Jocelyne Larocque (middle) removed her silver medal after loss to Team USA. Image by: Bruce Bennett/Getty Images
If the IIHF wants to force Canada's Jocelyne Larocque into wearing her silver medal, they need to start by penalizing Sweden's Lias Andersson, who tossed his silver medal into the stands at the World Junior Championship.
Judging by the dressing down that Canadian woman’s player Jocelyne Larocque received from the International Ice Hockey Federation for taking off her silver medal after her team’s loss to USA, surely we can all expect some sort of sanction against Swedish teenager Lias Andersson for tossing his World Junior Championship silver into the stands a little more than a month ago.
According to reports, Larocque was given a stern talking to by an IIHF official, who apparently told her there were “legal” reasons for her having to wear her medal, which she removed from her neck immediately after it was put on following Canada’s 3-2 shootout loss to USA in the gold medal game. Well, “legal” is a bit of a stretch, but you’ll be surprised to learn that the IIHF actually does have a rule that governs this sort of thing.
According to IIHF spokesman Adam Steiss, Larocque was informed that she was violating something called the governing body’s Championship Regulations, which state: “The silver medals are presented to the players and team officials by IIHF Council Members or representatives who place the medals around the necks of the players and team officials. The medals have to be worn by the players around the neck in respectful manner for the duration of the closing ceremony and the following post-game mixed zone and media conference procedures. Any infraction of that rule will be reported to the IIHF Disciplinary Board and could result in additional disciplinary sanctions under IIHF Bylaw 1001.”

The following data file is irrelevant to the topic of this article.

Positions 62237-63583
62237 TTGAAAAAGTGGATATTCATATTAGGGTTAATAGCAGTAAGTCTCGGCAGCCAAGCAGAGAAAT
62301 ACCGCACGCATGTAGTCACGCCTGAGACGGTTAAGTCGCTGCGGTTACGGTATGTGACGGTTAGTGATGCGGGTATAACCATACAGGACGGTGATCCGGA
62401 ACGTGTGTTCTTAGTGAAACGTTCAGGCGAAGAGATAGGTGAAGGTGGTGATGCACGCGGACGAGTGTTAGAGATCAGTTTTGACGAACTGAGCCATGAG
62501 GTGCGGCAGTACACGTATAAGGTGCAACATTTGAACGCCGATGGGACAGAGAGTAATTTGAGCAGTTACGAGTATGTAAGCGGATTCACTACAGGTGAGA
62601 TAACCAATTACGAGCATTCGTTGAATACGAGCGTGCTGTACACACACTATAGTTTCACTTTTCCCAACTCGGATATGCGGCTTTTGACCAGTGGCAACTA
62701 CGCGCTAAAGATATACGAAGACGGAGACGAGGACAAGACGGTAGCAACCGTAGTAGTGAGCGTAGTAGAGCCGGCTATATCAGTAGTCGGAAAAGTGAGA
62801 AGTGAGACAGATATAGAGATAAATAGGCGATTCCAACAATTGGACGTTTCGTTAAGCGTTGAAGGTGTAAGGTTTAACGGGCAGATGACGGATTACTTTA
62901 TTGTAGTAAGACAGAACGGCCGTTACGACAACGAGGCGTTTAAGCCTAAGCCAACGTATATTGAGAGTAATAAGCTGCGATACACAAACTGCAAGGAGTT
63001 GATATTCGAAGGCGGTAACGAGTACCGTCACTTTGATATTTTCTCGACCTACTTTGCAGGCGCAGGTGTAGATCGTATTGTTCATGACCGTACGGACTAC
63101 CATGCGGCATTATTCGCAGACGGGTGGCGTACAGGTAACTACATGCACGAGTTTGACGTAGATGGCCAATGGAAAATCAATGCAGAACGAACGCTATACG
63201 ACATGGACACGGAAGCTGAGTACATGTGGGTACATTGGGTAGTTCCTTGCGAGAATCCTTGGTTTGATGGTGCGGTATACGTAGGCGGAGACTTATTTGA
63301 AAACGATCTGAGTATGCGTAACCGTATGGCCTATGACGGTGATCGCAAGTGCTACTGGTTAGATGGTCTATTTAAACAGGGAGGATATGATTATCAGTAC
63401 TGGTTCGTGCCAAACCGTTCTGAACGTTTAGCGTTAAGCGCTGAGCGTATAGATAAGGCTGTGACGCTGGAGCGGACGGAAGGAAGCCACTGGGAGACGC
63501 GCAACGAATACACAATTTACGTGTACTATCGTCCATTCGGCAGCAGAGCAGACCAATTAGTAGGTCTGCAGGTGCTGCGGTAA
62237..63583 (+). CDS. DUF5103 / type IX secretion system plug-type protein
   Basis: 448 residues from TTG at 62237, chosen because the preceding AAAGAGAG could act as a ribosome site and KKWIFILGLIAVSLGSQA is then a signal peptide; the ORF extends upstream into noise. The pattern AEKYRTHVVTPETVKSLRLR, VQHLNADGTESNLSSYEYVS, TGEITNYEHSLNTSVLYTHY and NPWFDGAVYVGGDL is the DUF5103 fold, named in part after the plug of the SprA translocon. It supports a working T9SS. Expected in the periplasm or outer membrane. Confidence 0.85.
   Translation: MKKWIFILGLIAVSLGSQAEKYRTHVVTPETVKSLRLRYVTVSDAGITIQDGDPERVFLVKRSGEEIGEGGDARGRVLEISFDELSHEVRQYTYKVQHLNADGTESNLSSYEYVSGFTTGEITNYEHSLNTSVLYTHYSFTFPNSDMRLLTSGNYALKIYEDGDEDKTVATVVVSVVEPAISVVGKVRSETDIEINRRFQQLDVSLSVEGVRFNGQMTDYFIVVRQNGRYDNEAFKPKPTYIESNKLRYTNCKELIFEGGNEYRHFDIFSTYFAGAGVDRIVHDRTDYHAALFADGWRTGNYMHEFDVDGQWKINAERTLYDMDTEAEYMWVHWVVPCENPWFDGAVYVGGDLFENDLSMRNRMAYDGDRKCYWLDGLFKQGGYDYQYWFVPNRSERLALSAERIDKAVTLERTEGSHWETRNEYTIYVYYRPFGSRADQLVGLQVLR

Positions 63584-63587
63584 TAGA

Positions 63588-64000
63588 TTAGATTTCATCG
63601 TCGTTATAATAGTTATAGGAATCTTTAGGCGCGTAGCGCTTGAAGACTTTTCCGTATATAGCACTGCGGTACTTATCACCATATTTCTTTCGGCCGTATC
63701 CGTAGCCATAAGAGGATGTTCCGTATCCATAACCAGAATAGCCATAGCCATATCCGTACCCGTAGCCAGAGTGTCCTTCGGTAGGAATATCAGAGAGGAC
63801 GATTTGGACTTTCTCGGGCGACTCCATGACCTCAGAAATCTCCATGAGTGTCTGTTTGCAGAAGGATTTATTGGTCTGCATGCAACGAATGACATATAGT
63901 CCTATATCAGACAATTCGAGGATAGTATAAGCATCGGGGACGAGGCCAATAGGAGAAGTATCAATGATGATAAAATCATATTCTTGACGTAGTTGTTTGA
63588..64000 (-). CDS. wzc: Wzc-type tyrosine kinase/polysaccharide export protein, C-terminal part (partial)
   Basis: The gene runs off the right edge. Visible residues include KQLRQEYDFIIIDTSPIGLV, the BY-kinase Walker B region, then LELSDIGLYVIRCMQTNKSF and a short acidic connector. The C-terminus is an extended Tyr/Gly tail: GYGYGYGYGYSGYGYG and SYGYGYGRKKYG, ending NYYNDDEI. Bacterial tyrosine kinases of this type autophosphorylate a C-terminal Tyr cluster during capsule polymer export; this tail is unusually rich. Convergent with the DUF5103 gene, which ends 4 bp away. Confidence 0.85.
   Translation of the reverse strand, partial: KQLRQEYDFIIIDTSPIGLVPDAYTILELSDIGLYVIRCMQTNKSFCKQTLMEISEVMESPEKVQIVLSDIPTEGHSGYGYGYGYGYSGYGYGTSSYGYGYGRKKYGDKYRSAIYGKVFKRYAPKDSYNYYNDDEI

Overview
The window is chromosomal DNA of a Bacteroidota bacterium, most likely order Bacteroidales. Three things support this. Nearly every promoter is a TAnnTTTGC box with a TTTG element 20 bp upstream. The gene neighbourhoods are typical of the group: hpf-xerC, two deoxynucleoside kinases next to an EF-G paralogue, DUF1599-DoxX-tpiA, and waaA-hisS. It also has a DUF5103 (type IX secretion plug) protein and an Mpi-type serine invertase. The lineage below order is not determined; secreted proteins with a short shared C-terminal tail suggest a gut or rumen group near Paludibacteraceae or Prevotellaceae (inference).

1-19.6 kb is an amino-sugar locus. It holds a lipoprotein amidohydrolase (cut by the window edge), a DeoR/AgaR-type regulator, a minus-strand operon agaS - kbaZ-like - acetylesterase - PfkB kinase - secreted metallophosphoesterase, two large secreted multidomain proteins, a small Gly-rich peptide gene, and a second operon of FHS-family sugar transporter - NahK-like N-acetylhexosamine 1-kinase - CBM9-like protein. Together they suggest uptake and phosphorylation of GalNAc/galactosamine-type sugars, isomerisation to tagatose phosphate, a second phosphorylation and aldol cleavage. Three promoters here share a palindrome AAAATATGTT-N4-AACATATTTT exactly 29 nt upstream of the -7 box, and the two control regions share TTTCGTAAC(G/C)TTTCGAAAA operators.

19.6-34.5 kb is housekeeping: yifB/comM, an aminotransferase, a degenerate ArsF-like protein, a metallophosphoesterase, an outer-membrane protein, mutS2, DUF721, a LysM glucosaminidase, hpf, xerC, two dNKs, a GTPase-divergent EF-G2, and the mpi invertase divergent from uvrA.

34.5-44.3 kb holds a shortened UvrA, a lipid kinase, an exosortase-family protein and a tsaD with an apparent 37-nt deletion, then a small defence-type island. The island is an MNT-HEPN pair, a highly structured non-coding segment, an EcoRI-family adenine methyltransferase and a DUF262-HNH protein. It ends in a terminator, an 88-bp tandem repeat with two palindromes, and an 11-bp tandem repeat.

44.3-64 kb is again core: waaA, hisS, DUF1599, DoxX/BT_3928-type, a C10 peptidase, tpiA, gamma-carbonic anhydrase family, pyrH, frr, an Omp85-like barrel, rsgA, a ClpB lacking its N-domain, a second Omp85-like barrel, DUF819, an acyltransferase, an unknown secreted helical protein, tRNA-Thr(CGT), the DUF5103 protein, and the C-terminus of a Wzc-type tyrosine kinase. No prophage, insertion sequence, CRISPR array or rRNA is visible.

So there you have it. And if that’s the case, where does that leave Andersson, a top New York Rangers prospect who did something a lot worse than did Larocque, who simply and respectfully took the medal off. After losing to Canada in the WJC final in Buffalo, Andersson, in a pique of frustration, ripped his medal off and tossed it into the crowd. According to Steiss, the incident has been submitted to the IIHF’s Disciplinary Board for review, with a decision likely coming before the World Championship in May.
And if the IIHF is going to be this strict about these sorts of things, you’d have to think Andersson will be subject to some sort of sanction. Perhaps he’ll be suspended for a game or two of his next international competition. That would only be fair. After all, if Larocque is going to be subject to the kind of derision and ridicule she has received, and basically be forced into apologizing by her national federation, Andersson should have to pay for his indiscretion, too.
This is a pretty tough call for everyone involved. On one hand, it’s tough to admonish a hockey player for making an impulsive decision like that in the moments following a crushing defeat. What we all like about the people who play this sport is the passion they display. If memory serves, reaction to Andersson tossing his medal into the crowd was mixed, but the overwhelming sentiment among hockey people was Andersson should be cut some slack and had no reason to have to apologize.
On the other hand, you can see why the IIHF doesn’t want these kinds of things to get out of hand. Part of the problem is that the silver medal is the one nobody wants to win, for obvious reasons. Nobody is going to toss a bronze medal into the stands or take if off his or her neck because they’ve just won a game, not lost one. It’s not the player’s fault that the IIHF and International Olympic Committee give medals for finishing second, which is as good as last for most players. But you can see where the IIHF would want to maintain some sort of dignity and decorum for its medal ceremonies.
From the IIHF’s point of view, it’s a case of nipping something in the bud before it becomes an out-of-control problem. Hard to fault it for that line of thinking. Debate all you want whether this is necessary, but the IIHF obviously thinks it’s important. Which is all the more reason why it needs to do something to penalize Andersson. If it’s going to make it clear to players that these medals need to be respected regardless of the emotion a player is feeling and place that kind of importance on it, the IIHF must use Andersson as an example.
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